File Name: Forecasting – Nonlinear Extrapolation
Location: Modeling Toolkit | Forecasting | Nonlinear Extrapolation
Brief Description: Illustrates how to forecast with a nonlinear extrapolation as well as compare the results using more conventional time-series decomposition forecasts with trends and seasonality effects
Requirements: Modeling Toolkit, Risk Simulator
This model provides some historical data on sales revenues for a firm. The goal of this exercise is to use Risk Simulator to run the Nonlinear Extrapolation tool and forecast the revenues for the next several periods. The data are located in the Time-Series Data worksheet and are arranged by months, from January 2004 to December 2004. As the data are time series in nature, we can apply extrapolation to forecast the results.
Note that the Nonlinear Extrapolation methodology involves making statistical projections by using historical trends that are projected for a specified period of time into the future. It is only used for time-series forecasts. Extrapolation is fairly reliable, relatively simple, and inexpensive. However, extrapolation, which assumes that recent and historical trends will continue, produces large forecast errors if discontinuities occur within the projected time period.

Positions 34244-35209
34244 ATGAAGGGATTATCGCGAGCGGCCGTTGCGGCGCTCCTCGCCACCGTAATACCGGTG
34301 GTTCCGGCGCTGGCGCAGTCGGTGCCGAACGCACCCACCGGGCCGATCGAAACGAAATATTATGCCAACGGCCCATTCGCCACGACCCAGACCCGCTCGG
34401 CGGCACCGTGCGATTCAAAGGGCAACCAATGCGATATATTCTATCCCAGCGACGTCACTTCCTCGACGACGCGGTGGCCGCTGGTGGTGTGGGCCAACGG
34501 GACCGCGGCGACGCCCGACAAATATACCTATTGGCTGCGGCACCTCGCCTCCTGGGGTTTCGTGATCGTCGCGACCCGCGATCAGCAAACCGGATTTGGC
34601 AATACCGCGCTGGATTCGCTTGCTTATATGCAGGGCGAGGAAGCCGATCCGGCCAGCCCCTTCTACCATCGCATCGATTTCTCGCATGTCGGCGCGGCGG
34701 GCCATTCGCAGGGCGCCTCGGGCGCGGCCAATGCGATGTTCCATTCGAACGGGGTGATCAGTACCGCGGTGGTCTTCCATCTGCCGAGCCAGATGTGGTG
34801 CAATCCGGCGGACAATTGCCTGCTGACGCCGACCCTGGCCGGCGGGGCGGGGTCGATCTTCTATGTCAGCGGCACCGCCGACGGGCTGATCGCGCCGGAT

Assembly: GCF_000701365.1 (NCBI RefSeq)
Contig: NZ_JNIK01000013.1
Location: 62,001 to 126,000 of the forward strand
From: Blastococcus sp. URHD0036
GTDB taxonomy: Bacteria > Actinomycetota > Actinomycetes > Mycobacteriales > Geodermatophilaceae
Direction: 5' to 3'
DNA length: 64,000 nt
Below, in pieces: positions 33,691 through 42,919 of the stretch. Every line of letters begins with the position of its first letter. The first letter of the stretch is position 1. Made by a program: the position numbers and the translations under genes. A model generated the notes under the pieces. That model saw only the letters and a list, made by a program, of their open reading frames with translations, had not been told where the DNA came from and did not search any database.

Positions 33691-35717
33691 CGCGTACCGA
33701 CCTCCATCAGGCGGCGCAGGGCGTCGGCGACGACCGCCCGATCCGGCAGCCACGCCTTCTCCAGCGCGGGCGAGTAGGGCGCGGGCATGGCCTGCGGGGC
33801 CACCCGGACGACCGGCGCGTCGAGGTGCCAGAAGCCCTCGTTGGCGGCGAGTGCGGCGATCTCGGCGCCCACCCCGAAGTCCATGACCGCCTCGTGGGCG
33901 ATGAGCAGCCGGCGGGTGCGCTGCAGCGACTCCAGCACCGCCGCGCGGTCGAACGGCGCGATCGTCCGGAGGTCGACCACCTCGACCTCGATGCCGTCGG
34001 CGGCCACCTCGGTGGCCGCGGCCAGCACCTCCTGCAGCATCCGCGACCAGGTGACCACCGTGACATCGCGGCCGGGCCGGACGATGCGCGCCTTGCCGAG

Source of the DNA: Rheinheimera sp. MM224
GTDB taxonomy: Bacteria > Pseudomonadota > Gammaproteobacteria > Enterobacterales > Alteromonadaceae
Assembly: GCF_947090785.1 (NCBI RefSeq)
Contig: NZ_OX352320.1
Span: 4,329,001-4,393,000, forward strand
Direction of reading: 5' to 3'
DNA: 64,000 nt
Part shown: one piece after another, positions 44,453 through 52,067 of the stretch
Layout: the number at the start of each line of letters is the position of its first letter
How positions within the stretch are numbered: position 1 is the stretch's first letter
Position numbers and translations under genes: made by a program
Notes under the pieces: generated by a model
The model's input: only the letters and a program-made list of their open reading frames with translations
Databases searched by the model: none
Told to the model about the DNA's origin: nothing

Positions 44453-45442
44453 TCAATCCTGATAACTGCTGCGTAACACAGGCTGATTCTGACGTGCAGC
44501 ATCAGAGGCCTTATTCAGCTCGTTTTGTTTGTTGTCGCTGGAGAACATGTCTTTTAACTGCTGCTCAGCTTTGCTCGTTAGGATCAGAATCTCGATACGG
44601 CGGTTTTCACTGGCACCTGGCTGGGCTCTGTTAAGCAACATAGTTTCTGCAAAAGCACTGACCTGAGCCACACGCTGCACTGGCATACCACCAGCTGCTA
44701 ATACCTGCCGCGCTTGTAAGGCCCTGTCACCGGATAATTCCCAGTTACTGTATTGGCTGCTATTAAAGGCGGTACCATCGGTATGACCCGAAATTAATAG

To run this model, simply:
- Go to the Time-Series Data worksheet.
- Select the Sales Revenue data series (cells H11:H22) and select Risk Simulator | Forecasting | Nonlinear Extrapolation (Figure 88.1).
- Extrapolate for 6 Periods using the Automatic Selection option.
- Repeat the process by selecting the Net Income data series (cells M11:M22).
- Select cells H11:H22 again but this time run a Time-Series Analysis with a forecast period of 6 with the seasonality of 6 (Risk Simulator | Forecasting | Time Series Analysis).
- Repeat Step 5’s Time-Series Analysis on cells M11:M22.
- Compare the results from Extrapolation and Time-Series Analysis.
Model Results Analysis
For your convenience, the analysis Report worksheets are included in the model. A fitted chart and forecast values are provided as well as the error measures and a statistical summary of the methodology. Notice that when the historical data and future expectations are such that growth rates are nonlinear and smooth, extrapolation works better. Similar to the case of the sales revenues, compare the graphs visually and see the corresponding RMSE or root mean squared error values, where the smaller this error, the better the model fits and forecasts the data, but when seasonality occurs, time-series analysis is better.
Figure 88.1: Nonlinear extrapolation